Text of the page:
Questioning Authority: McKay Yancey ’10 on Sarah Palin

Monday, September 15, 2008 - 12:00

Questioning Authority checked in recently with College Republicans president McKay Yancey ‘10 about vice-presidential candidate Sarah Palin. Here’s what Yancey had to say.

QA: Why are people so excited about Sarah Palin?

MY: She epitomizes what the conservative base wants to see in a leader and changes the feel of the conservative movement. She is new and fresh, and the freshness is adding to the excitement. Her commitment to her principles makes her a true conservative, which energizes the party base.

QA: Does the excitement extend beyond the Evangelical community?

MY: Yes. Supporters include women, fiscal conservatives (she vetoed new spending increases and put through tax cuts), and, yes, the pro-life community.

QA: Does the fact that she's from Alaska help her or hurt her? Or both?

MY: It helps her greatly. Alaska has great appeal as the "final frontier," and Americans love that imagery. She also has never been a "Washington Politician" trying to impress those around her. She is not a politician looking for good opinions from her coworkers, but rather a powerful leader seeking positive change.

QA: How does her being the mother of young children, including a baby with Down Syndrome, affect her status as a VP candidate?

MY: The media and the Obama campaign have gone after Palin and her family relentlessly since she was picked for the VP nomination and that has only served to increase her popularity, particularly among women. She has been a governor and a mayor and has raised five children. It doesn't affect her family life any more than it affects Joe Biden's family life when he's vice president. She is a wonderful mother and will continue to be a wonderful mother when she is in the White House.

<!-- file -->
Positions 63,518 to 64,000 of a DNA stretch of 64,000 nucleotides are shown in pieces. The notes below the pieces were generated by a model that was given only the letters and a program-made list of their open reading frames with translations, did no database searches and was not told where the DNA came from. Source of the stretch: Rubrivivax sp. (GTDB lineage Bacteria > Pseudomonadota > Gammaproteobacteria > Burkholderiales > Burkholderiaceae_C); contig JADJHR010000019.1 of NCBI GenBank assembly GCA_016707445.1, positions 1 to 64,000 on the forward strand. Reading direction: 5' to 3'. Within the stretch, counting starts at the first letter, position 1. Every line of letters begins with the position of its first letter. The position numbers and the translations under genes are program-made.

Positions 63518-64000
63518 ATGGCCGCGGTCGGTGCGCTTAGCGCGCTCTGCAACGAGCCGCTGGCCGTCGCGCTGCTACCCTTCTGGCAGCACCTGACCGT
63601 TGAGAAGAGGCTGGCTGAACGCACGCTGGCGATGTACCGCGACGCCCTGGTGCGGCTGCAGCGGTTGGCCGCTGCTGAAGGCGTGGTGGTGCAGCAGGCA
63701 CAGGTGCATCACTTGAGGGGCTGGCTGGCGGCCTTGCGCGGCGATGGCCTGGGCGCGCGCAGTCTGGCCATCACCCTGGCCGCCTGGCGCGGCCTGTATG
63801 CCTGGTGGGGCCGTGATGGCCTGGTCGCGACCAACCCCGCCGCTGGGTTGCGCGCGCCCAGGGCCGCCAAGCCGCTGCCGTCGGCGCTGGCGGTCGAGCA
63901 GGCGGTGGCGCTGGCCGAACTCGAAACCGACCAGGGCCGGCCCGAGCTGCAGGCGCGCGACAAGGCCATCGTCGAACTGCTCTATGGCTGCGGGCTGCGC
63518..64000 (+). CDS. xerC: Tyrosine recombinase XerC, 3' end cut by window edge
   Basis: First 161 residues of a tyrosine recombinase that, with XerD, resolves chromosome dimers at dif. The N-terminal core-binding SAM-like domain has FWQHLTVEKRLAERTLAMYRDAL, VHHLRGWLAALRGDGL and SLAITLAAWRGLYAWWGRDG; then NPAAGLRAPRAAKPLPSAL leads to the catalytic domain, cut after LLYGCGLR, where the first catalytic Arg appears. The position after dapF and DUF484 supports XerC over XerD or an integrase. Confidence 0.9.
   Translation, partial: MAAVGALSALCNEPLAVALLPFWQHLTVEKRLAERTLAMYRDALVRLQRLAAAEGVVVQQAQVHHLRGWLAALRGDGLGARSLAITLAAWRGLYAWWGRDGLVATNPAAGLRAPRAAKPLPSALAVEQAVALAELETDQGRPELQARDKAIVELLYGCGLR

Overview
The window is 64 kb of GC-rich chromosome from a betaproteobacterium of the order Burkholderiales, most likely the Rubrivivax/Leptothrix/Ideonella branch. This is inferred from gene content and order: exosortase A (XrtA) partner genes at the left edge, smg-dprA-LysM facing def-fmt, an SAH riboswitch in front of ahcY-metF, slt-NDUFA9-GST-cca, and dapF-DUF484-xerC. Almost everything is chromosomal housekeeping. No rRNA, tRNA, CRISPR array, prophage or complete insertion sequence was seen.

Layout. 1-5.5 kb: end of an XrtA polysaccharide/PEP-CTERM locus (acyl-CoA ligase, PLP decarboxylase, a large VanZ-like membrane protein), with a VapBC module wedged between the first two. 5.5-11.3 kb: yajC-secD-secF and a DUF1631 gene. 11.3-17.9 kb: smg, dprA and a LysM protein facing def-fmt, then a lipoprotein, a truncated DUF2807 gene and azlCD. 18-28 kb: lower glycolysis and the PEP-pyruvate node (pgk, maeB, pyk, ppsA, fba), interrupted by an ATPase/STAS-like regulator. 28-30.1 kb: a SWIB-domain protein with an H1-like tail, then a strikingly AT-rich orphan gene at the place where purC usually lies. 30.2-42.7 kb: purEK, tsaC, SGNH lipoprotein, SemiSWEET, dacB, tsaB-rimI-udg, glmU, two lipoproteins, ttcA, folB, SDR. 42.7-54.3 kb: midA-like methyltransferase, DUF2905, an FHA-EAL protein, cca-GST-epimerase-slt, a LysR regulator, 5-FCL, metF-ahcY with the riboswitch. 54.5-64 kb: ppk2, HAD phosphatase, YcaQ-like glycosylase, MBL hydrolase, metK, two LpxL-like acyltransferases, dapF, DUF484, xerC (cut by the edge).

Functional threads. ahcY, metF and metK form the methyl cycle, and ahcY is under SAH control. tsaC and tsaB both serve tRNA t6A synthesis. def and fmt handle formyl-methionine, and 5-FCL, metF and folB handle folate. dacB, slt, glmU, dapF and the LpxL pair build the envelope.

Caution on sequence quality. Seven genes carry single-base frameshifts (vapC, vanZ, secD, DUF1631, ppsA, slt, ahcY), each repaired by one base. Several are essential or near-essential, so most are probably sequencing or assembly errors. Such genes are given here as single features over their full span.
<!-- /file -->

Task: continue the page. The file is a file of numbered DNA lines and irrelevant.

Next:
QA: Will women of all political persuasions, including Hillary supporters, vote for her as a matter of feminist principle?

MY: Women may be drawn to her for her gender, and many may end up voting Republican because she is on the ballot. But John McCain is on the top of the ballot, and he's the one who will be president. Polls show anywhere between 15 and 35 percent of Hillary supporters are now supporting McCain. Ultimately though, Palin brings a new and unforeseen dynamic to the race, and people will be drawn to her because of her personality, affability, and relatability as much as her gender.

The opinions expressed in Questioning Authority do not represent the viewpoints of Mount Holyoke College. The College does not advocate for, endorse, or support political candidates.

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